A record number of states will vote on marijuana initiatives this November. In five states — California, Arizona, Nevada, Massachusetts and Maine — voters will be asked whether they want to legalize recreational marijuana and a handful of other states will vote on legalizing medical programs.
Whether or not these initiatives pass, their inclusion on the ballot represents a push away from prohibition as states try to write a new chapter in drug policy. While the nuances of each state’s measures are unique, they all consider economic, public health and human rights.
The odds are stacked against recreational cannabis. But, despite the uncharted terrain, lack of access to banking and federal illegality of the product, existing legal markets are booming. Nationally, the industry is valued at $7.1 billion and Colorado makes up about 10 percent of that amount. The state’s industry could surpass $1 billion by year’s end if 2016 sales continue at the last year’s pace.
It isn’t just cannabis businesses that benefit from those sales, but the states, too. In Colorado, all cannabis sales are taxed at the retail rate of 2.9 percent and recreational sales at an additional special use tax rate of 10 percent. Collectively, Colorado’s pot industry brought in $32 million from January to July 2016, not including revenue from licenses and other fees.
With the money coming in and nothing but growth in the forecast, it’s easy to see why economic considerations of marijuana tend to dominate legalization considerations.
But there are downsides to the burgeoning industry, including risks associated with federal prohibition. Or, the conflict of interest introduced by allowing a legal industry to become the solution to damages done to public health and human rights by prohibition.
The intersection of public health/human rights and marijuana is difficult terrain to navigate, confounded by the lack of information and data available on the subject. The prevailing sentiment from experts and stakeholders seems to be that we don’t know a whole lot and that only time will tell how legalization and decriminalization will play out.
This sea of uncertainty owes mainly to federal prohibition that places many barriers to cannabis research, scientifically or sociologically, precluding the data necessary to establish a baseline by which to measure progress.
Nevertheless, states that have already adopted legalization are wrestling with public health issues along three main vectors: harm reduction, abuse prevention and medical merits.
Colorado has already laid a strong groundwork for minimizing youth access to marijuana and is working on ways to both measure and address incidentals like cannabis related traffic accidents or the occasional dabbing fire.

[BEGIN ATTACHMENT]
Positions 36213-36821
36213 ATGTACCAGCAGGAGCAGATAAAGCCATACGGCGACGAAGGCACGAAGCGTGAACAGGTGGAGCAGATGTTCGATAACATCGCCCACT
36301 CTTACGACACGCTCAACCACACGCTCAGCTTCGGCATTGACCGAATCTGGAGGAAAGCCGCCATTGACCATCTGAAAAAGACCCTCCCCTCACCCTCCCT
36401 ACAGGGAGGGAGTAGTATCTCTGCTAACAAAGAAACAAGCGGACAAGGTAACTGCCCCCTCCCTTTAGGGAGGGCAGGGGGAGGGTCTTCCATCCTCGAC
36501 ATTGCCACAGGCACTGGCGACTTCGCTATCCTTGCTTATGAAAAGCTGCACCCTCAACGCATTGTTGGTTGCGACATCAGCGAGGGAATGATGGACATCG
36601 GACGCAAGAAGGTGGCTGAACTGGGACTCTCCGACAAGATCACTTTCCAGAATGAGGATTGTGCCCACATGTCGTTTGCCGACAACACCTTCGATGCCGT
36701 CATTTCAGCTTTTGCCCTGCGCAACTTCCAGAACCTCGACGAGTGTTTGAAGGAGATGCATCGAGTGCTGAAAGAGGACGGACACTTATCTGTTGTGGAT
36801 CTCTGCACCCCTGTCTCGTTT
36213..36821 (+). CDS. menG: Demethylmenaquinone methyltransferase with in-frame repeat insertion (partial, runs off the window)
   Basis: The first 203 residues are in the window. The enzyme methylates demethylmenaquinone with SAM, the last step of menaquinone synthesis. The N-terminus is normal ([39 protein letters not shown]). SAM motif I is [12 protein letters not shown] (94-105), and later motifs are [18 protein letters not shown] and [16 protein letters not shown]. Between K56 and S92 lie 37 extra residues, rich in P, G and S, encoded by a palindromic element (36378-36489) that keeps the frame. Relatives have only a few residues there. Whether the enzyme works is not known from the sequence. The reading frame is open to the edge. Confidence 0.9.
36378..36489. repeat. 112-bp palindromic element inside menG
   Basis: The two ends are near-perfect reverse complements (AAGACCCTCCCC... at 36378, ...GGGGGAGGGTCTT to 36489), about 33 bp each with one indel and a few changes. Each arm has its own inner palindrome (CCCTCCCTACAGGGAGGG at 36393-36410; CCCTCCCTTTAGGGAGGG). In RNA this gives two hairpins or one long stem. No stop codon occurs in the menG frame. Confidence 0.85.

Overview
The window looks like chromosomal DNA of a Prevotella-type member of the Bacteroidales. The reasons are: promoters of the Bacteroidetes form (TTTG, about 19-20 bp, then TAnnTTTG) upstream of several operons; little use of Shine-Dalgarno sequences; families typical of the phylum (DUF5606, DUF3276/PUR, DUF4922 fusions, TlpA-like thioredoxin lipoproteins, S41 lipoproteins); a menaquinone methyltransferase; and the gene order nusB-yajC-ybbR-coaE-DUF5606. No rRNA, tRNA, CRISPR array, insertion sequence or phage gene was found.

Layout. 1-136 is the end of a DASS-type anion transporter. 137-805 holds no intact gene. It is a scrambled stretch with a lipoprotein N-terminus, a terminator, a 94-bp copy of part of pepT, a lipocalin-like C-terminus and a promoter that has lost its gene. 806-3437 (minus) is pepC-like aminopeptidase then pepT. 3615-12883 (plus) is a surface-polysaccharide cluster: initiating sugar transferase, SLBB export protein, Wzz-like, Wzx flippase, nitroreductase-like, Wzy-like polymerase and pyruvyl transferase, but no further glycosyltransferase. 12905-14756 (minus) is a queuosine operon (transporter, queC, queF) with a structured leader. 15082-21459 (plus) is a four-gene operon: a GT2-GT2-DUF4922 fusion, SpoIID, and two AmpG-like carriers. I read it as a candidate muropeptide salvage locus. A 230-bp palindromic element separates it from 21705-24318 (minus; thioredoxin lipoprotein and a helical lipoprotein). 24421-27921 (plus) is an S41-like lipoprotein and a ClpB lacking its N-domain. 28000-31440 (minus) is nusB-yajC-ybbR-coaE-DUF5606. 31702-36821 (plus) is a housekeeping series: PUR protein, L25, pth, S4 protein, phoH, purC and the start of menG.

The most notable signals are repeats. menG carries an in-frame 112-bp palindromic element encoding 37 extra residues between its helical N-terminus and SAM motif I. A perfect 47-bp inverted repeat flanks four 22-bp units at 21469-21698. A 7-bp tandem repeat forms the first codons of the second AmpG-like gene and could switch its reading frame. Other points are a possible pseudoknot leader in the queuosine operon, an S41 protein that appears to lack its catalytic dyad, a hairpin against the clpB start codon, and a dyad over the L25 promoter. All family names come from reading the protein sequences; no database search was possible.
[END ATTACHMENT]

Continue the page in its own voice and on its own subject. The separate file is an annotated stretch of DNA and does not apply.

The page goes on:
While stymieing the potential negative impacts of legal marijuana is important, so too is maximizing the potential positives, such as counteracting the opioid epidemic or increasing access to pain relief medications.
There are also a litany of human rights issues wound up in the legal status of cannabis, perhaps most notably the oppression of communities of color through the political mechanisms of the war on drugs.
According to the American Civil Liberties Union (ACLU), marijuana use is roughly equal among blacks and whites, yet blacks are 3.73 times as likely to be arrested for marijuana possession.
Legalization offers a potential solution to address that disparity by presenting a legal industry as a vehicle to restore the harms caused by criminalization.
It also has the added benefit of cutting police enforcement, which rings in at about $6.3 billion a year nationally.
Unfortunately, legalization is not necessarily an end to these issues but, as time is showing, is only perpetuating unequal treatment under the law by another name.
Despite the fact that 70-80 percent of arrests for cannabis possession are happening in communities of color, it is estimated that under 1 percent of the growing legalized market is owned and/or operated by individuals of color.
“The marijuana industry, the reform movement, and policymakers need to not only ensure diversity and inclusion in the industry but also eliminate structural barriers that stack the deck against communities of color,” said Bill Piper, senior director of the Drug Policy Alliance’s Office of National Affairs and moderator of a recent congressional briefing about diversity in the marijuana industry. “Marijuana legalization without racial justice risks being an extension of white privilege.”
While ballots can only offer two options for legalization, the issue is far more complex than the binary suggests. Making decisions in the gray area is difficult, but stepping into the unknowns of legalization is preferable to prohibition of which the downsides are certain. But by choosing uncertainty comes a lasting responsibility for voters and policymakers alike — to ensure that legalization does more than call an old evil by a new name, but instead works for real change that improves economy, health and equality.
This opinion column does not necessarily reflect the views of Boulder Weekly.